Misconceptions about oral health and proper dental care abound. Unfortunately, misleading information can be harmful to your teeth and gums. That's why it's important to know the facts when it comes to your dental health.
You don't need dental checkups if your teeth look healthy.
False. It doesn't matter what your age, the American Dental Association recommends seeing your dentist at list once or twice a year. Your teeth may look fine to you, but not all dental problems are easily visible or detectable. Regular dental checkups can also help find other health problems before you experience symptoms and the condition becomes more serious.
You won't have dental problems if you come from a long line of healthy teeth.
False. While genetics may have some part in whether you have good or bad teeth, your dental hygiene habits play a significant role. Heredity may determine if you harbor more or less of the harmful oral bacteria that cause cavities and gum disease; however, routine dental care and good oral hygiene help keep your teeth and gums healthy. That being said, even if you start out with healthy teeth, they can go bad if you neglect them.
Although gingivitis and periodontitis generally are caused by poor oral hygiene, heredity can make you more susceptible to gum disease. However, regular dental visits lead to early detection and treatment.
You should still brush your teeth even if your gums are bleeding.
True. Bleeding gums often are an early sign of gum disease. Bacteria in the mouth form plaque that can inflame your gums and cause them to bleed. Brushing your teeth at least twice daily and flossing them once every day helps prevents bleeding gums. See your dentist if bleeding continues.
Brushing your teeth too often can harm tooth enamel.
False. While frequent tooth brushing won't hurt tooth enamel, other brushing habits may. Always brushing your teeth in the same direction, using a hard-bristle toothbrush, or brushing your teeth too soon after eating can wear down tooth enamel. To avoid problems, don't brush your teeth only in one direction. Brushing them horizontally, vertically, and in circles removes more plaque and puts less wear on tooth enamel. Brushing with a toothbrush that has soft nylon bristles also goes easier on your teeth and gums. Brushing too vigorously with a hard-bristled brush can damage tooth enamel and the roots of teeth.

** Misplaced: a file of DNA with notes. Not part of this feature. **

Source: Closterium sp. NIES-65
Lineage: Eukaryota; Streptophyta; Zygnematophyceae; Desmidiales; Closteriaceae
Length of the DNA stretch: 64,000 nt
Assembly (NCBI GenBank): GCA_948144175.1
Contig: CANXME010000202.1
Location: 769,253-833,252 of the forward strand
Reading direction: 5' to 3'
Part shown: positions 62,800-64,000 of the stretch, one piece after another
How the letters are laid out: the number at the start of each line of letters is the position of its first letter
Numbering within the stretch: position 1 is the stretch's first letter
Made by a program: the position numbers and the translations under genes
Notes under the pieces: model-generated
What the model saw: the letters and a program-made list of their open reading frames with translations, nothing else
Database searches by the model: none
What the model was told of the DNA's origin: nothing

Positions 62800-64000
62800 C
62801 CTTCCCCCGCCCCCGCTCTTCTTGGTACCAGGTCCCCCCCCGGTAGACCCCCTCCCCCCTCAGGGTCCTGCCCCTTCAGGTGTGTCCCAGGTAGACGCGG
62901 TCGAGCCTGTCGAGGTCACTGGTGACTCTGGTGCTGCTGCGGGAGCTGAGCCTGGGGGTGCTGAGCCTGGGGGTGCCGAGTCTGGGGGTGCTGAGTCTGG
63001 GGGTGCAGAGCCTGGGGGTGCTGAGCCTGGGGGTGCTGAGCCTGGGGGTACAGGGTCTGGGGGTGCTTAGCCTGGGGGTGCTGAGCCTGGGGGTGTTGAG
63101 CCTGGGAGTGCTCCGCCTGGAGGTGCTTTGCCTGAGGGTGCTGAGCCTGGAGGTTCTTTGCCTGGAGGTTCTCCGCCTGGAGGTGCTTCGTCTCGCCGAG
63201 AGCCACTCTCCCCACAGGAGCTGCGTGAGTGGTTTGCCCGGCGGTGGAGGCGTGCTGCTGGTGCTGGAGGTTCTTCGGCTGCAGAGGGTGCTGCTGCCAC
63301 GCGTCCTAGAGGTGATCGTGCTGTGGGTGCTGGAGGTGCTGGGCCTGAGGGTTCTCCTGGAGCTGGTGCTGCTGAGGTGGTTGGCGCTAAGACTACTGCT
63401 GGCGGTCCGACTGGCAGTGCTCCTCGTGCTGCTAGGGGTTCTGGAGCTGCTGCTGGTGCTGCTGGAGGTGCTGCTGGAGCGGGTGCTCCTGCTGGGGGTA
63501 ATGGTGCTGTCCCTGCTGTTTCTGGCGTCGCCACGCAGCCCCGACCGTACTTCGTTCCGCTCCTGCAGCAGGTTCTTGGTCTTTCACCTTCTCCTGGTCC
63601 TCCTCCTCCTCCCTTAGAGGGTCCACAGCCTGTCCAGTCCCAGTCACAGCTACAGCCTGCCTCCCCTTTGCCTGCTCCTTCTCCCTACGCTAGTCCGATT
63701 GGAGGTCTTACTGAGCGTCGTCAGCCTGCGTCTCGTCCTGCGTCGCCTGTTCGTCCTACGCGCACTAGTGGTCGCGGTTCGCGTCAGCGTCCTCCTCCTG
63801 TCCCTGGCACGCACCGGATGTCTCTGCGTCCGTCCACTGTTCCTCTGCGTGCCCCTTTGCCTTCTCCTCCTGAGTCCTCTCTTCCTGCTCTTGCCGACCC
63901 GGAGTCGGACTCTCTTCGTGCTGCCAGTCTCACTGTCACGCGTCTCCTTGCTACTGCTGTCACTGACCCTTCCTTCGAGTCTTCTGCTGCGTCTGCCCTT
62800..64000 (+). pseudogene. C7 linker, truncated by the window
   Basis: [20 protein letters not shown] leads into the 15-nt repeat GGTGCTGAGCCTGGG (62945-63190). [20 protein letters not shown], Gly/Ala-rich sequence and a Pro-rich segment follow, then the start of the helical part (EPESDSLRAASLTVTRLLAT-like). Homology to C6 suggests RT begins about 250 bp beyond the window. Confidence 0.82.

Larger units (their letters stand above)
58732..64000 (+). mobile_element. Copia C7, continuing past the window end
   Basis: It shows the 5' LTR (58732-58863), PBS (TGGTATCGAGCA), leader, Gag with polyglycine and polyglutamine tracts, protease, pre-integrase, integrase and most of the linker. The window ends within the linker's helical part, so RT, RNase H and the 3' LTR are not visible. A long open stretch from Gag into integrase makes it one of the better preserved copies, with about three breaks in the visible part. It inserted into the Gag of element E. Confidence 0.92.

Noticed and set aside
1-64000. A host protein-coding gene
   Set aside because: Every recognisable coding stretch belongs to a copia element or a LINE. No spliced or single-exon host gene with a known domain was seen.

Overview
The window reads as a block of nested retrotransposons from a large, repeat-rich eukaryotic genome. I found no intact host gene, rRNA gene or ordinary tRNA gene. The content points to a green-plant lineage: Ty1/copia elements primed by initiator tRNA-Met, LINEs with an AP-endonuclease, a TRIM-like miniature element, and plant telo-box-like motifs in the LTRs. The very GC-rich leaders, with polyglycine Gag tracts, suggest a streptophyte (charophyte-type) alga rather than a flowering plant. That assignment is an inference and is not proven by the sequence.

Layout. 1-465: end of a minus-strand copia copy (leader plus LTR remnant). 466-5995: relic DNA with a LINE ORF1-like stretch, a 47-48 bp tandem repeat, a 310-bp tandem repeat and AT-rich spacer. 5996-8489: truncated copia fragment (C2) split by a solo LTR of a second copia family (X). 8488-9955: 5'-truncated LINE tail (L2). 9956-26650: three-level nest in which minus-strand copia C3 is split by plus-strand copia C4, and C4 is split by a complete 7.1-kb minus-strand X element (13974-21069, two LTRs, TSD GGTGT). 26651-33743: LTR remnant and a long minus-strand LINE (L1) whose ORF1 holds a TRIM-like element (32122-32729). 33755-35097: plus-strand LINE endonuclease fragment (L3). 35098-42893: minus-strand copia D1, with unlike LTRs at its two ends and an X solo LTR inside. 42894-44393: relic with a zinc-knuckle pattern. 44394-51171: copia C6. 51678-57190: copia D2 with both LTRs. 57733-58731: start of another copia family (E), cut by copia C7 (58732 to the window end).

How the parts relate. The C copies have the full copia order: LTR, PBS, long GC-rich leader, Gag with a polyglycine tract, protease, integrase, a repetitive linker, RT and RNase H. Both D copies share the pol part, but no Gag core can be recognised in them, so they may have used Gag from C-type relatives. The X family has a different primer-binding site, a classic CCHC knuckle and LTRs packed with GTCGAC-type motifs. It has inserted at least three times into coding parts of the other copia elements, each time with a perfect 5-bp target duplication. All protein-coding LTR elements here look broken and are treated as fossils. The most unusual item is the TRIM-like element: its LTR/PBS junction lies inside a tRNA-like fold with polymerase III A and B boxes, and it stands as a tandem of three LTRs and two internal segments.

While it's good practice to brush after every meal, the acids in some foods and beverages soften tooth enamel. Experts suggest waiting at least 30 minutes before brushing your teeth. Drink a glass of water after eating to help wash away the acids until you can brush.
Don't schedule dental appointments while you are pregnant.
False. Pregnancy is all the more reason to continue seeing your dentist for regular checkups. Tell your dentist you are pregnant so that he or she watches for dental problems that can occur during pregnancy. Hormonal changes often contribute to gingivitis, which can lead to periodontal disease, or pregnancy tumors -- non-cancerous tissue growths between the teeth that usually appear during the second trimester.
Poor dental hygiene habits when you have diabetes makes it more likely you'll get gum disease.
True. Diabetes increases your risk for all kinds of infections, including gum infections. Once you have gum disease, it can interfere with your body's ability to use insulin. That's not good for your health since it's harder to manage your diabetes if your blood sugar levels are out of control.
For more information, contact a dentist like those at Associated Family Dentistry LTD.